Rio de Janeiro, Brazil:The port city of Santos will build a museum to honor its best-known treasure: Pele.
Santos Mayor Joao Paulo Tavares Papa said the $8 million museum would spearhead the renovation of the city's historic district, presently in ruins.
Papa announced the project on Thursday with Pele and Sao Paulo state Governor Jose Serra.
"We are joining the desire of Pele with the disposition of the governor and the recovery of our heritage. These are long-standing dreams," Papa said on the city's Web site.
Pele, 66, leaped when Papa made the announcement and punched the air, his trademark commemoration after scoring a goal.
"This project will attract tourism and promote the country, that deserves this gift," he said. "I feel proud."
The museum will occupy a refurbished 1865 structure and will show films and documentaries about Pele. It also will contain his personal belongings, photos and trophies, today scattered across the globe.
Pele's only objection was with the title "museum."
"Now I'm going to fight with the mayor, because I don't want it to be called museum," he joked with the daily Estado de S Paulo. "Museum is for old things. This will be eternal, it will be eternally new, so let's see if we call it 'Pele's House' or 'The Pele Collection.'"
Born on October 23, 1940 in the poor interior town of Tres Coracoes, Pele won international fame as a player for Santos, a city of 500,000 people about 72 kilometers south of Sao Paulo.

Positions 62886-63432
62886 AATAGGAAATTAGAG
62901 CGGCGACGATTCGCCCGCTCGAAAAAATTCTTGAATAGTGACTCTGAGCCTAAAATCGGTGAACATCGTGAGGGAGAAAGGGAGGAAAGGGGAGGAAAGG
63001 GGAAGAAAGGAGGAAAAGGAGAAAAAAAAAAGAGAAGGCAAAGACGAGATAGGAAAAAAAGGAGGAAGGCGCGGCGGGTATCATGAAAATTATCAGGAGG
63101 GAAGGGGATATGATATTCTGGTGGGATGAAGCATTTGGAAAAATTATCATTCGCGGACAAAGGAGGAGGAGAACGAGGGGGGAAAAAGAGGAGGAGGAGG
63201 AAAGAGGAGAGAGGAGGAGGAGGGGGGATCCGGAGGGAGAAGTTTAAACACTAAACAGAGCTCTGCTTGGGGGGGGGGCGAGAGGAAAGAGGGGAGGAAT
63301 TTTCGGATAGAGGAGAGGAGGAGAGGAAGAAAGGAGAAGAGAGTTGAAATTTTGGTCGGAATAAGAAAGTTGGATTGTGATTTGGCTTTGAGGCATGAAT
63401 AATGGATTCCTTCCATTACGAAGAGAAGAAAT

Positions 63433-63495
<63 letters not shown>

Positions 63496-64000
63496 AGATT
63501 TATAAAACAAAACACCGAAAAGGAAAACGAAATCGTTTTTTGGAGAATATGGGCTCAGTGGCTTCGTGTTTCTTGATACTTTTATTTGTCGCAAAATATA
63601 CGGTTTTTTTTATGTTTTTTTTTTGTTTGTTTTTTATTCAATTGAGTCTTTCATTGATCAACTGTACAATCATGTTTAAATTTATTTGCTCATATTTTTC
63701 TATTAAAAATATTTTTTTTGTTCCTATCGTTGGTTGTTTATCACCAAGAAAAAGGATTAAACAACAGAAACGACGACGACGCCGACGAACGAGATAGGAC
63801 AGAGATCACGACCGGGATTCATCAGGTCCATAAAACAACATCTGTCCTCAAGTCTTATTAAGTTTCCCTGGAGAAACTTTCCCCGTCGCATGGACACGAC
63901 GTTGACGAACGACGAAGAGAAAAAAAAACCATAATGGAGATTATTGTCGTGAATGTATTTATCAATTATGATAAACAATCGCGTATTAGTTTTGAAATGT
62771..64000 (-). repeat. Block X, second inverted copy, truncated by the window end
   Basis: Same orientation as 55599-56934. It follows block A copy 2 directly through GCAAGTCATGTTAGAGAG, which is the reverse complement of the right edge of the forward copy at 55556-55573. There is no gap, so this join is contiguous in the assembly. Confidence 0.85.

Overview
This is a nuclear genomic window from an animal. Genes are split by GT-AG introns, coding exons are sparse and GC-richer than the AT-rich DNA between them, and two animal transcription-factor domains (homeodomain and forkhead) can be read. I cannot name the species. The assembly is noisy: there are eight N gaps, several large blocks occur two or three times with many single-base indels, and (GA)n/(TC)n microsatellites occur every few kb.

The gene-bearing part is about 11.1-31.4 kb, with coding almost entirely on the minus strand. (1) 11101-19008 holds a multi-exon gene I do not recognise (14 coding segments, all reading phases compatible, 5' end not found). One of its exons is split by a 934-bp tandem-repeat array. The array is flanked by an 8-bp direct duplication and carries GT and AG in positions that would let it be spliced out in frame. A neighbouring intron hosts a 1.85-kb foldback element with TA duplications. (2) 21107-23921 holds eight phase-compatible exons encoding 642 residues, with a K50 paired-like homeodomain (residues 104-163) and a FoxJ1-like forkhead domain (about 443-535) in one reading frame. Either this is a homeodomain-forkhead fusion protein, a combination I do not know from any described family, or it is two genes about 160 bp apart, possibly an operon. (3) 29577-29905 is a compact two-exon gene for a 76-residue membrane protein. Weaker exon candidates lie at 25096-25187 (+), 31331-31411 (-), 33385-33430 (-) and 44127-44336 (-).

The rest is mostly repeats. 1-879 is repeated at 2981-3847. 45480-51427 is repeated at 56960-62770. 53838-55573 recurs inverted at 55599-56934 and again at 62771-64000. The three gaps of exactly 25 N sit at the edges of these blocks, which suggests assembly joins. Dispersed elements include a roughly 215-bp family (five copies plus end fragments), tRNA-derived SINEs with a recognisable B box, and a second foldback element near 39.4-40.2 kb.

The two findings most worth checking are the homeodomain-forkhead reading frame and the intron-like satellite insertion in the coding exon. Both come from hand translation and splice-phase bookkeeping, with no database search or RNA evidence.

His phenomenal talent earned him a starting berth on the team as a teenager, and he was only 17 when he won his first World Cup title for Brazil in Sweden in 1958.
He also was a member of Brazil's World Cup champions in 1962 and 1970, becoming the only player to win the title three times. He also scored a record 1,281 goals in his 22-year career, and was named the Athlete of the Century by the International Olympic Committee in 1999.
For years he starred for Santos - his only Brazilian club - before transferring to the New York Cosmos at the end of his career and retiring in 1977. He was a goodwill ambassador for the United Nations and is widely sought for commercial endorsements.